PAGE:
In 2010, the New Jersey Supreme Court in the case of Quinlan v. Curtiss-Wright held that, under certain circumstances, an employer could not fire an employee for stealing confidential documents from the company if the reason for the theft was to use those documents to support an employee’s lawsuit claiming discrimination under the New Jersey Law Against Discrimination (“LAD”). The basis for this ruling was that doing so could be considered wrongful retaliation for the employee’s pursuit of a possible LAD discrimination lawsuit. One issue, however, left unresolved as a result of the Quinlan decision was whether an employee could separately face the possibility of criminal prosecution due to the wrongful theft of company confidential materials. This past June, an answer to that question was finally provided by a divided New Jersey Supreme Court.
By virtue of a 6-1 decision in the case of State v. Saavedra, an employee can indeed be criminally prosecuted for theft of confidential employer documents, and the LAD does not shield the employee’s wrongful conduct from possible criminal prosecution. The Defendant in Saavedra worked as a clerk for the North Bergen school board’s child study team. She sued the board and board officials claiming that she was a victim of gender, ethnic and sexual discrimination. Saavedra eventually told her attorney in her case that she was in possession of hundreds of documents belonging to the school board, some of which were document originals. Many of the documents taken by the Defendant were highly confidential, containing sensitive information about parents’ banking records and student psychological reports. After information about this theft was conveyed by Saavedra’s counsel to the lawyers for the board, the board reported Saavedra’s theft to the Hudson County Prosecutor’s office, who thereafter instituted a grand jury investigation. The grand jury ultimately charged Saavedra with second-degree official misconduct and third-degree theft.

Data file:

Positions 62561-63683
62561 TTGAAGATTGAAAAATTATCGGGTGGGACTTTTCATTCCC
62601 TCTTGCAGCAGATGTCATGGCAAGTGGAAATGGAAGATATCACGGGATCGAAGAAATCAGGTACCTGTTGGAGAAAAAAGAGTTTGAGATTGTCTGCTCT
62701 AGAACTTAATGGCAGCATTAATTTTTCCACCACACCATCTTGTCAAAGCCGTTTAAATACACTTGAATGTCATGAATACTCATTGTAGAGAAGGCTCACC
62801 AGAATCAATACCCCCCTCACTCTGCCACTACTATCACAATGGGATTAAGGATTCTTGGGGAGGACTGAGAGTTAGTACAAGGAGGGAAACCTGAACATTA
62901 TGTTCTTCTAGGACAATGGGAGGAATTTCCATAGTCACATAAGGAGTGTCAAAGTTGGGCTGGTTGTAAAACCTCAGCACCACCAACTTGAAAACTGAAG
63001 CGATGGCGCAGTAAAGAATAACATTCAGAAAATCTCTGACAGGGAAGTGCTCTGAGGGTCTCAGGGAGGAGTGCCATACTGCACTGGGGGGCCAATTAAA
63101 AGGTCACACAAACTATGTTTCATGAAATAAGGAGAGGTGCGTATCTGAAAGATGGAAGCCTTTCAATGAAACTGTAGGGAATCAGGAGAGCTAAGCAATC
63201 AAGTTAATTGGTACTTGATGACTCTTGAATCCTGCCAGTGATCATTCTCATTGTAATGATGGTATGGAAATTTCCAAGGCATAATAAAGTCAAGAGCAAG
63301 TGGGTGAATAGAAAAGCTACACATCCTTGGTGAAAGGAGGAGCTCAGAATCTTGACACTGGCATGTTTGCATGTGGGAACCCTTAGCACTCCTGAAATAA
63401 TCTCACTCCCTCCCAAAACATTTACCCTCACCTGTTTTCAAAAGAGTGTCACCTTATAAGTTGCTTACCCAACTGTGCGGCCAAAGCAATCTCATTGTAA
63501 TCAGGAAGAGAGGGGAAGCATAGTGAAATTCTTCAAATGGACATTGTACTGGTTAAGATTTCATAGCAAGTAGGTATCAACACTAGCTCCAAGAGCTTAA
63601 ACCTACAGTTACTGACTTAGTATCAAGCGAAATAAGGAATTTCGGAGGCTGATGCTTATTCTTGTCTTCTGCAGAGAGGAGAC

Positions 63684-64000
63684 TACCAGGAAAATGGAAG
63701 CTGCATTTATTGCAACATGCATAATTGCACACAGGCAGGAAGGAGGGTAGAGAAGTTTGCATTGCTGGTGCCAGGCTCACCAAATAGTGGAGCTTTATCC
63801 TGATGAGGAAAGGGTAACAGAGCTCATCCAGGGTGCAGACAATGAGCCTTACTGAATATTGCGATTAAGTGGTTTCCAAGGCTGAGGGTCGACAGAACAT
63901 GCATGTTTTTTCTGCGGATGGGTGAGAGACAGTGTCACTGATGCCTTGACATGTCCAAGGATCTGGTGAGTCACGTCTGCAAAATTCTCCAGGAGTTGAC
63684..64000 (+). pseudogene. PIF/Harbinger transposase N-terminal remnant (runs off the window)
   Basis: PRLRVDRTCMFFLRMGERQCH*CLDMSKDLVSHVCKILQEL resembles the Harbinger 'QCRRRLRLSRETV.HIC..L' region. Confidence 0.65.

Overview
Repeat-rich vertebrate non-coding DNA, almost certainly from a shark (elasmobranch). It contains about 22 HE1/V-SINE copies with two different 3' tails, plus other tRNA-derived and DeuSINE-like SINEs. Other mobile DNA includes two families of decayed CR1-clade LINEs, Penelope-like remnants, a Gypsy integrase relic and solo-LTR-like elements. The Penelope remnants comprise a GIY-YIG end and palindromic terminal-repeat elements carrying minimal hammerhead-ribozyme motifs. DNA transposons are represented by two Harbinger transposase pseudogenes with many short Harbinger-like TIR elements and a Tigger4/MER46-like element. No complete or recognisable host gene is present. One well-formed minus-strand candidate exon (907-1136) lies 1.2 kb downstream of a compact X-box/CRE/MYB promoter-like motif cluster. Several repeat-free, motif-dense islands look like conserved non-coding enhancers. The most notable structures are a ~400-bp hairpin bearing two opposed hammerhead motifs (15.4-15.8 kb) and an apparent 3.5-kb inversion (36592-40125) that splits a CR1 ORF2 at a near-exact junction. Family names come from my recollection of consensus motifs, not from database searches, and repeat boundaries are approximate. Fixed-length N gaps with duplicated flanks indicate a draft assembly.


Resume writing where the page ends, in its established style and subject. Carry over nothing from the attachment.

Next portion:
Defendant sought to quash the indictment on the grounds that Quinlan immunized her from criminal prosecution because of the ultimate purpose for which the stolen documents were taken. In making this argument, Defendant relied on the seven part test created in Quinlan that was designed to balance the rights of employees to a workplace free from discrimination and harassment against the rights of an employer to operate a business and safeguard confidential documents. The Supreme Court rejected the Defendant’s reliance on the Quinlan standard as grounds to quash the indictment. According to the Court, Quinlan was never meant to be a decision that authorized the use of self-help to obtain materials to aid in the prosecution of a discrimination case. Rather, it was designed to address the narrower question as to when an employer could terminate an employee and not run afoul of LAD’s anti-retaliation requirements. Although the motive for taking the documents did not supply grounds for quashing an indictment under Quinlan, the Court nevertheless determined that an employee could use either a claim of right or justification defense against the indictment premised upon the articulated reasons for the theft.
The court’s decision in Saavedra will certainly give employee’s reason to pause before removing confidential documents to aid the prosecution of a discrimination lawsuit, which is obviously a positive outcome for employers, and the decision likewise reaffirms the unequivocal right that an employer has to protect its confidential materials, and where appropriate, to seek redress for wrongful employee theft through the criminal process. Nevertheless, with the Quinlan decision now being reaffirmed by the Court, an employer must still proceed with caution in determining whether it can terminate an employee for theft of documents and not violate LAD’s anti-retaliation provisions. Given such complexities, employers confronted with such issues should seek legal counsel before terminating an employee in such circumstances.